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The US Healthcare System (There’s a hole in the bucket!) John C. Nelson, MD, MPH.

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Presentation on theme: "The US Healthcare System (There’s a hole in the bucket!) John C. Nelson, MD, MPH."— Presentation transcript:

1 The US Healthcare System (There’s a hole in the bucket!) John C. Nelson, MD, MPH

2 Cost of Healthcare Healthcare is the most rapidly growing sector of the US economy. Nearly 15% of the GDP. Not only are costs skyrocketing, but the rate of rise is even faster. Over $2 trillion per year in US. $6,820 per capita.

3 Access to Healthcare US is the only industrialized nation not to have universal access to healthcare. Measurably poorer outcomes in several categories. Comparisons may not be fair, but are highly political and motivate discussion.

4 Cost of Healthcare Some factors are beyond the control of the healthcare system. Number of people. Increasing age of the population. New diseases. New modalities. Litigation.

5 Access to Healthcare Lack of health insurance is in itself a risk factor. Uninsured have poorer outcomes. Uninsured have increased mortality rates. Insured patient with AMI. Uninsured patient with AMI. Uninsured patient more likely to die.

6 Access to Healthcare Lack of insurance leads to other issues. Little or no prenatal care. Later entry into care if available. Increased risk of premature birth. Overall poorer outcomes for the neonate. Also, more costly.

7 Access to Healthcare IOM Report 2002. “As many as 18,000 Americans die annually from diseases that can be prevented or treated but are not because of lack of access to health insurance.” And this is the United States of America! Shameful.

8 Cost of Healthcare To cover the 47 million uninsured will cost (depending on the method chosen) between $200 and $500 billion extra dollars per year over what we are now spending on healthcare coverage in the United States. Can we afford this?

9 Cost of Healthcare What is the cost of not covering 47 million of our fellow Americans? That exact question was asked by the Institute of Medicine in a 2002 report. The answer is staggering!

10 Cost of Healthcare Depends on assumptions made. Actual cost of care received. Cost of wages not earned. Cost of taxes not paid. Cost of goods and services that were not purchased.

11 Cost of Healthcare IOM estimate of costs of not covering the 47 million uninsured: Up to $3.2 trillion per year!! ($200 to $500 billion per year to pay for insurance for all.)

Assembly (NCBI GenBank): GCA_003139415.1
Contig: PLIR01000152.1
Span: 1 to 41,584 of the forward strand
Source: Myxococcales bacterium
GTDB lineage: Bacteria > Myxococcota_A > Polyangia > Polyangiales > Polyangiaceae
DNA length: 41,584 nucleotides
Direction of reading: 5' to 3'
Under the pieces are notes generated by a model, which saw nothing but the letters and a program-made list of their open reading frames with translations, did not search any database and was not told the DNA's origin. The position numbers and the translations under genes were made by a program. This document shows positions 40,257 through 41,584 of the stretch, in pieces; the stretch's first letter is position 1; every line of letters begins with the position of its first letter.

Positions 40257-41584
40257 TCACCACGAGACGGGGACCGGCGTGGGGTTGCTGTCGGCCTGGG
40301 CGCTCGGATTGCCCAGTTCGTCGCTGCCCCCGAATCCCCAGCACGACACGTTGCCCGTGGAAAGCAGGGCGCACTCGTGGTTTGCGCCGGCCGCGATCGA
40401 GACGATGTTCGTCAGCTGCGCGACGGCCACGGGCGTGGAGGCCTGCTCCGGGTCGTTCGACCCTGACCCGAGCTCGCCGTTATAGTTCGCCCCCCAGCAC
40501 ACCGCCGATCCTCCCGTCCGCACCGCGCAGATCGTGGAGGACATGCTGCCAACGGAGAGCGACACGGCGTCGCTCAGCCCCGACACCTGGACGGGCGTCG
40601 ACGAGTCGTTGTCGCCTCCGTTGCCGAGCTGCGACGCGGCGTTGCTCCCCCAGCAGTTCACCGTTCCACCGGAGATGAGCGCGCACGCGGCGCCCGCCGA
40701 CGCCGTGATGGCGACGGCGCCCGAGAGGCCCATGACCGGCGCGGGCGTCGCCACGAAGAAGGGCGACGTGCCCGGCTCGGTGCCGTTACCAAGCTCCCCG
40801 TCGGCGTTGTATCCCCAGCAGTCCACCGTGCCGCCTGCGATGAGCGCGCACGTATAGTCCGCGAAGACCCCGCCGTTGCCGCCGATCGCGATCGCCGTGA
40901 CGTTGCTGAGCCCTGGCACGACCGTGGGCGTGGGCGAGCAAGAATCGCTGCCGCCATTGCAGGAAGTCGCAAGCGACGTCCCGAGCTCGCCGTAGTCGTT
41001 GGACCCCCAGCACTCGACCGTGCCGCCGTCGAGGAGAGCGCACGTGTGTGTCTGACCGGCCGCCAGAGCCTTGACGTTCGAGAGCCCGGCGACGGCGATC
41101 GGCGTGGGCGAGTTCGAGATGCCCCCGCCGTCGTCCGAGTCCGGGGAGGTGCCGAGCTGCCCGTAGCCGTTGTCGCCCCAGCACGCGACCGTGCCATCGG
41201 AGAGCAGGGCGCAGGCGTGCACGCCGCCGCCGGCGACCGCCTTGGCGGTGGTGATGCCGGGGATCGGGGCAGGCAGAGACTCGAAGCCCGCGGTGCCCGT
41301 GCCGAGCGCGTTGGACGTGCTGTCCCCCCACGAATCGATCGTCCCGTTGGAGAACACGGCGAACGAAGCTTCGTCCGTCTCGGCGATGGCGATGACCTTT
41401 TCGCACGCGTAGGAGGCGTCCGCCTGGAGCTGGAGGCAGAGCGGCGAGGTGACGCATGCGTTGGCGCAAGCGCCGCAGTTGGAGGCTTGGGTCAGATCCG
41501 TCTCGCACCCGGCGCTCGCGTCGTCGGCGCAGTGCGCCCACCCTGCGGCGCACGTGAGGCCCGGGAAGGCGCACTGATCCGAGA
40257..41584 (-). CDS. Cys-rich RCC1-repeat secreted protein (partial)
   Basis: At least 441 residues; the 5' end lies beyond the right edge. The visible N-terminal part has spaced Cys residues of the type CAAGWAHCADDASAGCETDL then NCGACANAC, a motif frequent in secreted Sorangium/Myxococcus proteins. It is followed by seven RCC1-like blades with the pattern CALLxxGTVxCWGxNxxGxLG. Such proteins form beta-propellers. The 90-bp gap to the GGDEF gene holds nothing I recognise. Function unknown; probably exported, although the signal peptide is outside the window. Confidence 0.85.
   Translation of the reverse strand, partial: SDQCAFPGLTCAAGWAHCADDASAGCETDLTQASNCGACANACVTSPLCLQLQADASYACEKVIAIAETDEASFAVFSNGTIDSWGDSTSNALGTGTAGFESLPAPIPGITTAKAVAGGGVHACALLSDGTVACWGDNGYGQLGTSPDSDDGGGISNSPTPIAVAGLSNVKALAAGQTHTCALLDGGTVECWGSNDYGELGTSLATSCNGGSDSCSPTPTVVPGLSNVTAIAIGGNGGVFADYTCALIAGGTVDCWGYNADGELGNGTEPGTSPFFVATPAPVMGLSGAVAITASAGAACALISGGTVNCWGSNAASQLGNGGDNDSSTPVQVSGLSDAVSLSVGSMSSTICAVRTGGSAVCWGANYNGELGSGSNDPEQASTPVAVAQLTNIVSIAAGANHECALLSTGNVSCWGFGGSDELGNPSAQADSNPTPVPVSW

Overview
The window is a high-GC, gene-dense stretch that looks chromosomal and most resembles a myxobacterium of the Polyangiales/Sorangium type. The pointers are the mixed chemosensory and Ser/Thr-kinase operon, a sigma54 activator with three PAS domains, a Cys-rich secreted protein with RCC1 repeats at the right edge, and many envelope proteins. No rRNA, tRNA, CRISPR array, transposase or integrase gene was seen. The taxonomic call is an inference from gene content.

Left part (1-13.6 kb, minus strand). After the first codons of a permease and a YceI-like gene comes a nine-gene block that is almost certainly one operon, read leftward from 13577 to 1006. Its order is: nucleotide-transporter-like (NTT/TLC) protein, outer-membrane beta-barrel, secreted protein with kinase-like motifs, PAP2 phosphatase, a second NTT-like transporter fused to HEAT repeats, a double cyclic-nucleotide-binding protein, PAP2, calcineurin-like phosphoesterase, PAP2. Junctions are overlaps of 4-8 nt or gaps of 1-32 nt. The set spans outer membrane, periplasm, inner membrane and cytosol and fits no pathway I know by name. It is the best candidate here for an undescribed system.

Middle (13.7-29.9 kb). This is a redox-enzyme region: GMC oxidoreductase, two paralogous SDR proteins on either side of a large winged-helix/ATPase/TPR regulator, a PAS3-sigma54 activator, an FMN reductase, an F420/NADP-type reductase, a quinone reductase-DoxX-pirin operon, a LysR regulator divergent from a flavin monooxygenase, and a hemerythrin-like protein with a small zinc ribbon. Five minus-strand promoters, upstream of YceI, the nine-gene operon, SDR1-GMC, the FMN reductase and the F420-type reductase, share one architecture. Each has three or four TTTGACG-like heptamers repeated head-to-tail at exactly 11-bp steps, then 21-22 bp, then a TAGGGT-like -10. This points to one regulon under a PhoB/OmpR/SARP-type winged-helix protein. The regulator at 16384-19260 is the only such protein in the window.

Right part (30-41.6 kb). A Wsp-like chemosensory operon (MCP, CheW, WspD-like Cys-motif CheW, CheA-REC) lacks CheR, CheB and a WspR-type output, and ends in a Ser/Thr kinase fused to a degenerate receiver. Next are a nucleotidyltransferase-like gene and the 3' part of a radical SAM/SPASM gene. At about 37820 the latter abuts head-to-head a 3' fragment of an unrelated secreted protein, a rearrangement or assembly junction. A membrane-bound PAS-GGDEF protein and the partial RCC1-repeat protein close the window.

12 Cost of Healthcare You ain’t seen nothin’ yet! The human genome. Multiple therapeutic uses. Specific anti cancer drugs tailor made to the tumor and even to the patient. May be able to predict disease. But at what cost?

13 Scourges of our Society Obesity. Sexually transmitted diseases (STDs.) Teenage pregnancy. Violence. Suicide. Accidents. Alcohol abuse. Tobacco use.

14 Overall Costs $1.17 trillion of the nearly $2 trillion bill for healthcare is for diseases over which we can exert some control. Over half of what we spend is unnecessary! Common denominator: an element of choice or behavior in every example.

15 Scourges of Society Over half of the entire cost of healthcare in the United States for one year are actually preventable!

16 Scourges of Society What is common among all of these conditions? All are behaviorally related. All include an element of choice. All are preventable.


18 Reasons to Cover All It’s the right thing to do. Public health argument. Costs overall.

19 Method of Coverage Single payer, government run healthcare for all. Will not work for 3 reasons: Medicare. Medicaid. Tricare.

20 Method of Coverage Private sector. Team with public sector. Change in tax law will cover 85% of those currently uninsured. Need some creative thinking.

21 Medicaid Recently served on federal Medicaid Commission. Goal was to make recommendations to improve current Medicaid program. Frustrating experience. Opportunity lost.

22 Medicaid 60% of Medicaid money is spent on long term care, much of which is used by those for whom Medicaid was never intended. This takes away scarce resources for those who most need them. Benefit package needs to be carefully analyzed and down-sized.

23 Medicaid Three obvious recommendations. Re-think the long term care obligation of Medicaid. Reduce the number of eligibility classes to two: in or out. Propose an evidence-based benefits package.

24 What Can We Do Now? Continue the excellent, caring, and compassionate service that you are currently rendering to patients. Improve the overall program. Analyze all that is currently being done and apply an evidence-base to it. Who knows where this may lead?

25 Globus Relief We take surplus medical goods and equipment and send them around the world for humanitarian use. We also recognize there are domestic needs. We are willing to partner with local groups who could use our help.

26 Globus Relief Located at: 1775 West 1500 South, Salt Lake City Phone: 801/977-0444 Contact: Ashley Robinson

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